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County Seat - Pauls Valley

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GARVIN COUNTY INDIAN PIONEER PAPERS

 

OKGenWeb Indian Pioneer Papers Collection

 

Garvin County Indian Pioneer Papers



 

 

Mrs. J.B. Wilson

 

Interview #9315
Field Worker: Maurice R. Anderson
Date: November 24, 1937
Name: Mrs. J.B. Wilson
Residence: Maysville, Oklahoma
Date of Birth: September 8, 1861
Place of Birth: Texas
Father: Charley Worley, born in Tennessee
Mother: Martha Criner, born in Tennessee

 

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I was born in 1861 in Texas.  I came to the Indian Territory with my father and mother in 1873.  We moved from Texas to the Criner Ranch, located about nine miles northwest of where Maysville is now.  We came through in a wagon.  At that time there were no railroads running into the Indian Territory from Texas.

The Criner Ranch was owned by my mother's brother, George Criner.  My uncle had written for my father to come and work on his ranch.  After we were settled at the ranch, my father went to work for Uncle George as herd boss.

There was no land in cultivation on the ranch except for the garden spot. The first year we were here my father turned under forty acres of land and put it in corn.   All people raised in those days were cattle and small gardens.

There was no school then for the children to go to and the young boys and girls were brought up mostly in the saddle.  I have ridden over the prairies with my father just like one of the cowhands helping herd cattle.  We never were bothered by the Indians no by cattle thieves, but the panthers would kill a steer every day or so.

We lived on a big creek and not far from the Washita River.  Later this creek was named Criner Creek, after my uncle, George Criner.

I remember several times when the Indians would come to our log house and peep through the cracks but my mother was not afraid of them.  When she would to to the door they would try to talk to her.  Their faces would be painted and they always carried tomahawks in their hands.  Sometimes Mother would give them a big piece of beef as there always was plenty of beef or deer in our smoke house and as soon as she would give them something to eat, they would go away.

In the early days I leaned to ride, rope and handle a rifle like a man.   When I was about seventeen years old I have ridden fifteen to twenty miles to a dance.  Then the few people living in this part of the country lived either along the Washita River or along some large creek where there was running water.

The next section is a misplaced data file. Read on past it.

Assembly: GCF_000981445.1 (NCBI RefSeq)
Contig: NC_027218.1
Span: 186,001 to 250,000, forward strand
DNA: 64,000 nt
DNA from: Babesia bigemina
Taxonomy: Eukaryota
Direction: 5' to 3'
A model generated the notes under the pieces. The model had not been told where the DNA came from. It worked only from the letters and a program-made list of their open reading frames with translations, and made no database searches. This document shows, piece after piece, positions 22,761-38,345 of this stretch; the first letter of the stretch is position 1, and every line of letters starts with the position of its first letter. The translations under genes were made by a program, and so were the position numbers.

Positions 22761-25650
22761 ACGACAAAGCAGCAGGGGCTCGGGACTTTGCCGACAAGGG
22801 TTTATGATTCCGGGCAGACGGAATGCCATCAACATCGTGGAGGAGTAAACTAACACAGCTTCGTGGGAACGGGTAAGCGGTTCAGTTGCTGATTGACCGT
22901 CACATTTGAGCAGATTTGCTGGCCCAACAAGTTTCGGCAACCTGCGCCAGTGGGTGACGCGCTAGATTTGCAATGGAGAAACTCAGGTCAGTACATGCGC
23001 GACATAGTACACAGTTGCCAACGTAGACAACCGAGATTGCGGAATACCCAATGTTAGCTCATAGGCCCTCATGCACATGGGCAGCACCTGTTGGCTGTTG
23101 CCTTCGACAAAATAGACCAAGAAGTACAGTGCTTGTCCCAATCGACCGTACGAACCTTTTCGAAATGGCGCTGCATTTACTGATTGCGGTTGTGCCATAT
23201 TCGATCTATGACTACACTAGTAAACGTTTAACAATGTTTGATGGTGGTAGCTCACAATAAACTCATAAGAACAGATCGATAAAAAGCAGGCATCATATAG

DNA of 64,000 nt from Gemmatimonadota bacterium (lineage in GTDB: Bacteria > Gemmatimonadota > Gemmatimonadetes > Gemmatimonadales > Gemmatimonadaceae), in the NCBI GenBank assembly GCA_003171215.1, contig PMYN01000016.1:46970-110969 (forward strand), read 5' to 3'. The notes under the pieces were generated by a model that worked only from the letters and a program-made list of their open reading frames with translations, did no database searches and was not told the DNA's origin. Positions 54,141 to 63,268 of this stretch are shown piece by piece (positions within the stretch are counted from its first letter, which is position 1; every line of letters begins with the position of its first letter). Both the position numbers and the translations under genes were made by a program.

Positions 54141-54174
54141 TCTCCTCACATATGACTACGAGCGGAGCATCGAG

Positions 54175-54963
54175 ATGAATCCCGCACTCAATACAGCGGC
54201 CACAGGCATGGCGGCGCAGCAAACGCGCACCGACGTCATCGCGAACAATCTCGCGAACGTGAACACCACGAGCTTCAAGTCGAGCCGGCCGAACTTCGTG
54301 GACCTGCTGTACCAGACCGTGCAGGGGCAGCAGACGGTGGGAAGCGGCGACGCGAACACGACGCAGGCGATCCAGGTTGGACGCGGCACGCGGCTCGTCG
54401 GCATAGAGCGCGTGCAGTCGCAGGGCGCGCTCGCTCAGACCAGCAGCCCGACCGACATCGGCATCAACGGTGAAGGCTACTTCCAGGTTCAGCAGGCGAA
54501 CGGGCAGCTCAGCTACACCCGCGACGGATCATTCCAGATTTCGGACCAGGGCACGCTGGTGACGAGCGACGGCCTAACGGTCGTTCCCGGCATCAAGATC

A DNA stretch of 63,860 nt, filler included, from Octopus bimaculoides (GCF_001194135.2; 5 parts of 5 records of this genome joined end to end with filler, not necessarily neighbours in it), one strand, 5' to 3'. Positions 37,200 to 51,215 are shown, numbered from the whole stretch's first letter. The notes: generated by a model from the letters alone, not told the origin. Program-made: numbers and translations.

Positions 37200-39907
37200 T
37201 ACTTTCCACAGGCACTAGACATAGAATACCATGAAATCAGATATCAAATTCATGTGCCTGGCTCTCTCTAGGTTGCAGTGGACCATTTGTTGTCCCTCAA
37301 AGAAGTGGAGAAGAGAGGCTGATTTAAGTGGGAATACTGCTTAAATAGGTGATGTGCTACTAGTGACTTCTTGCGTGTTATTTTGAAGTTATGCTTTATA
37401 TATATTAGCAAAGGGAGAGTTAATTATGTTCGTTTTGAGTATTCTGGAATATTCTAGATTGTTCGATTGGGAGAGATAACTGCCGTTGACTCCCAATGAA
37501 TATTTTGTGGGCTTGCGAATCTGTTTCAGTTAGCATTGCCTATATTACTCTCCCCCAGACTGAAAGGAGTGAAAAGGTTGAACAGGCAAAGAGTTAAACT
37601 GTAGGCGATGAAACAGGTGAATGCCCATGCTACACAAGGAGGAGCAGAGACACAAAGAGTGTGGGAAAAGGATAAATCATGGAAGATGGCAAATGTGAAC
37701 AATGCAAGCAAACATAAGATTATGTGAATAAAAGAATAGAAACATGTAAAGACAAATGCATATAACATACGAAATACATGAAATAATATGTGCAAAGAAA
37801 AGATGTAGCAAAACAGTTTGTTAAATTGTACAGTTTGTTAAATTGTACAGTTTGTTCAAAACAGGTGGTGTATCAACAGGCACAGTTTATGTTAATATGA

There were a few farms in cultivation along the river where Pauls Valley is now but the people living around in this part of the country were cattle ranchers.   My father and Uncle George would drive cattle to Fort Smith, Arkansas, to market and my father would make a trip to Sherman, Texas, about twice a year for supplies.   He would go in a wagon and sometimes it would take up to three weeks to make the trip.  The time would be long or short just according to the weather.  Then there were no roads or bridges across the river.

There were no fences to speak of around over this part of the country.   Where a small patch of land was in cultivation there would be a log rail fence around it the prairies were covered with prairie grass from knew to waist high.  A horseback rider would have to  stand up in his stirrups to see the cattle grazing along the river.

There were very few trees along the rivers and creeks those days and what few there were you could see for miles around.

In 1880, I was married to a young man who owned a ranch just west of Beef Creek store which was owned by John Mays.  We were married under the Chickasaw Indian law and we had to pay $50.00 to the Chickasaw Government.  This $50.00 ;made us citizens of the Chickasaw Nation and gave us a right to all the land we wanted to control.

My husband's ranch covered about ten thousand acres and we had cattle ranging from the Washita River to the Arbuckle Mountains.

Our ranch house was a double log house and my husband always kept five or six cowhands all the time.  After we were married I never did any work helping with the cattle as it took all my time cooking for the cowhands.  I still own my side saddle that I bought in 1885(1883?).

In the early 80's, my father moved to Erin Springs and went to farming.   At that time my husband would haul our supplies from Texas and when he would go for supplies sometimes he would be gone two weeks.  He was always afraid for me and our baby to stay on the ranch so I would have to saddle my old mule we owned and go stay with my father until my husband returned from Texas.  The cowhands would have to do their own cooking and when I would come home it would take two or three days to get things cleaned up..

The first church that I went to in the Indian Territory was a log church house at Beef Creek in 1879.

Old Beef Creek is now called Maysville.

I now live at Maysville.  I have lived in and around here since 1873.

 

 

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